Nurses across all of the union’s 22 facilities helped create the new contract, Kennedy said. declared.One of the most impactful parts of the bargaining process is that nurses give presentations about what it looks like to work a day in their unit, she pointed out.

Giving health system leaders a detailed view into nurses’ seemingly unbearable workloads is important because most hospital executives have never been in the trenches like nurses have, Kennedy noted. Hospital leaders sometimes lack an understanding of all the tasks that are involved with caring for a single patient — let alone a dozen or more patients, which nurses are now tasked with caring for during a single shift. Many leaders also aren’t fully aware of all the things that could potentially go wrong while a nurse is providing care, Kennedy said.

Toby Marsh, chief nursing executive for Kaiser’s Northern California region, told万博互联网怎么样了that the health system’s leadership approach ensures its nurses are fully engaged at every level.

“我们一起工作来帮助识别和实施ways to advance nursing practice through new ideas, research and technology. Our facilities have established care and quality committees where nurses sit at the table and contribute to ideas and policies to ensure our nurses’ voices are reflected in our care delivery. Our nursing leaders are often themselves nurses and bring extensive, first-hand experience to their work,” he said.

As for the new contract won by the Michigan Nurses Association, it includes a 19% wage increase, and it gives nurses the power to fine their employer for noncompliance with established nurse-to-patient staffing ratios. The contract also includes provisions to improve emergency department staffing, given the hospital’s emergency department is the only level 2 trauma center in the area.

麦克拉伦说万博互联网怎么样了that its leadership works closely with its staff to “not only understand the impact of a high patient caseload on staff and patients but ensure that we have the resources and support structure in place to prevent burdensome caseloads.” The health system added that contract negotiations are nuanced and go beyond the concept of winning and losing.

“Employer and union contracts are reached through dialogue, hard work and compromise by both sides at the table, rather than either party flexing their power,” McLaren said in a statement.

The decision to strike

The decision to go on strike is a hard one for nurses to make — Babcock and Kennedy agreed that nurses only strike when they feel like they haveno other optionto address low staffing levels.

Understaffing obviously causes burnout that harms nurses’ mental health and wellbeing, but those problems aren’t really what drives nurses to go on strike. It’s thewell-documentedfact that understaffing has a dangerous andsometimes fataleffect on patient care. When nurses are assigned more patients than they can handle, patients die who wouldn’t have otherwise, they said. Patients also tend to suffer more adverse events, such as urinary tract infections and central line infections, when units are understaffed.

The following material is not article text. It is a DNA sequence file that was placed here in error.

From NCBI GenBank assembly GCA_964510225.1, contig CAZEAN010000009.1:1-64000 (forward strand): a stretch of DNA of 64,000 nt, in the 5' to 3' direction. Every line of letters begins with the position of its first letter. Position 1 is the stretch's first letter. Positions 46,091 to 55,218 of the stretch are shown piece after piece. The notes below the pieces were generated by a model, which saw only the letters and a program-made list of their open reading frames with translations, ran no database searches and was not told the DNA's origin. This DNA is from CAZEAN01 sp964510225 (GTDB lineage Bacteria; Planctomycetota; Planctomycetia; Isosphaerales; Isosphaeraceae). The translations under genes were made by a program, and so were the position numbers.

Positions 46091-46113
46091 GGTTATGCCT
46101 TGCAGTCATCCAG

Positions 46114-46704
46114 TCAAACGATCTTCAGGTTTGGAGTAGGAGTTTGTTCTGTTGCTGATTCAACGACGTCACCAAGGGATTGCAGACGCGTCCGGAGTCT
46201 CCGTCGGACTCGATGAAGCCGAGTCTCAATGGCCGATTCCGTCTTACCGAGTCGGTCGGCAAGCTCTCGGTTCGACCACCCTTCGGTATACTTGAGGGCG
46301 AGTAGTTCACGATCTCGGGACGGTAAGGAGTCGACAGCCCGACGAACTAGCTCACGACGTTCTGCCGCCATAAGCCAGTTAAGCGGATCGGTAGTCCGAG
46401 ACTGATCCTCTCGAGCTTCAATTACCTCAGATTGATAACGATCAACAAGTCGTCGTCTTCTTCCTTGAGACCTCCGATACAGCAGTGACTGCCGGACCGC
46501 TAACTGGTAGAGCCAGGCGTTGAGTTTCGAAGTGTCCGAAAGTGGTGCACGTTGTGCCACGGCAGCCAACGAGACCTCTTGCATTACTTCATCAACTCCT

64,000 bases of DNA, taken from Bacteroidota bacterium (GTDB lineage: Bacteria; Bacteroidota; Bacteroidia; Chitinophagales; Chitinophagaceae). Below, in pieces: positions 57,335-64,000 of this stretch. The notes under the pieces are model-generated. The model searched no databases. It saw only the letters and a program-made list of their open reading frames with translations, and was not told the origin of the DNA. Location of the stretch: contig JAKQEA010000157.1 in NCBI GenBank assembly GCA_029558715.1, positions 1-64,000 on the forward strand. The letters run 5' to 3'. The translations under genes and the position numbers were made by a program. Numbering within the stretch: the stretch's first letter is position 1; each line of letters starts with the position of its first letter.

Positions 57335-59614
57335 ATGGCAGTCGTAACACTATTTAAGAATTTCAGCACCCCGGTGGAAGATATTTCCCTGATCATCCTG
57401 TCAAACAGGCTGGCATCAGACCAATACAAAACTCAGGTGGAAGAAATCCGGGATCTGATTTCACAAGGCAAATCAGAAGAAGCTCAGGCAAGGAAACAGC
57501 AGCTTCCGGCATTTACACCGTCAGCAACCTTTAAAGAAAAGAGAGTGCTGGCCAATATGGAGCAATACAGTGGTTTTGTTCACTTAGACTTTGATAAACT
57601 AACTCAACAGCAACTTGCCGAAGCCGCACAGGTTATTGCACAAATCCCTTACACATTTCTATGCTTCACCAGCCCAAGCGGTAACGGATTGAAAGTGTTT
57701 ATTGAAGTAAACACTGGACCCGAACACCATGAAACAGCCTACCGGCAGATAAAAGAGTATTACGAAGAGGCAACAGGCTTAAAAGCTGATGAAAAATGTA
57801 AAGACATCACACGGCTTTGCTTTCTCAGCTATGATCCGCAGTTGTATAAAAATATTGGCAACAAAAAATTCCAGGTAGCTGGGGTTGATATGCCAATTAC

To bring attention to this problem, the Michigan Nurses Association conducted a survey involving 400 nurses in January. The survey found that the percentage of respondents who knew of a patient’s death being caused by nurse understaffingnearly doubledin the past seven years. It grew from 22% in 2016 to 42% in 2023.

Hospitals need adequate staffing levels so that nurses can be there to check in on their patients and notice when something goes wrong — which is impossible if a nurse is juggling a dozen patients — but Babcock and Kennedy said that hospitals often fail to recognize how vital this is. When万博互联网怎么样了asked theAmerican Hospital Associationto respond to this charge, the group declined to comment.

Walking out on patients is something that nurses really want to avoid, but sometimes they have to do it in order to protect patient safety in the long term, Kennedy explained. She pointed out that when a nurse union authorizes a strike, it continues to come to the bargaining table day after day to try and reach an agreement.

“That’s what happened with us here at Kaiser. We bargained all night until we finally came to an agreement that morning,” Kennedy declared.

Getting 100% approval on a strike vote gives the nurse union “a lot of power” at the bargaining table, Babcock added. When her union’s members voted to authorize a strike, McLaren finally knew they were serious, she said.

“They knew we were a united front in our demand. We dealt with so much during Covid. We’ve watched nurses leave the profession just because of the way that hospitals are run. We fear for our license when we cannot take great care of our patients, and patient outcomes suffer as well. That strike vote is really what turned the tables and enabled us to negotiate the major things that we needed to make us feel able to deliver the best patient care to our community,” Babcock explained.

It’s unfortunate, but sometimes striking is “the only way to gain the attention of the employer,” she added.

Not all employers will come to an agreement with nurses after they threaten a strike, though — several nurse unions have gone on strike in protest of inadequate staffing levels in the past year. For example, nurse strikes have occurred this year at threeAscension hospitals, threeProvidence facilitiesandMount Sinai’s flagship hospital.

When it comes to the power dynamics between nurses and their employers, the industry will have to wait and see whether this a permanent shift or if the tables will turn on unions — especially if nursing AI gets implemented and proves its safety and reliability. However, one thing remains abundantly clear: amidst high demand for their labor, nurses are becoming less hesitant to advocate for better working conditions.

Photo: Irina Devaeva, Getty Images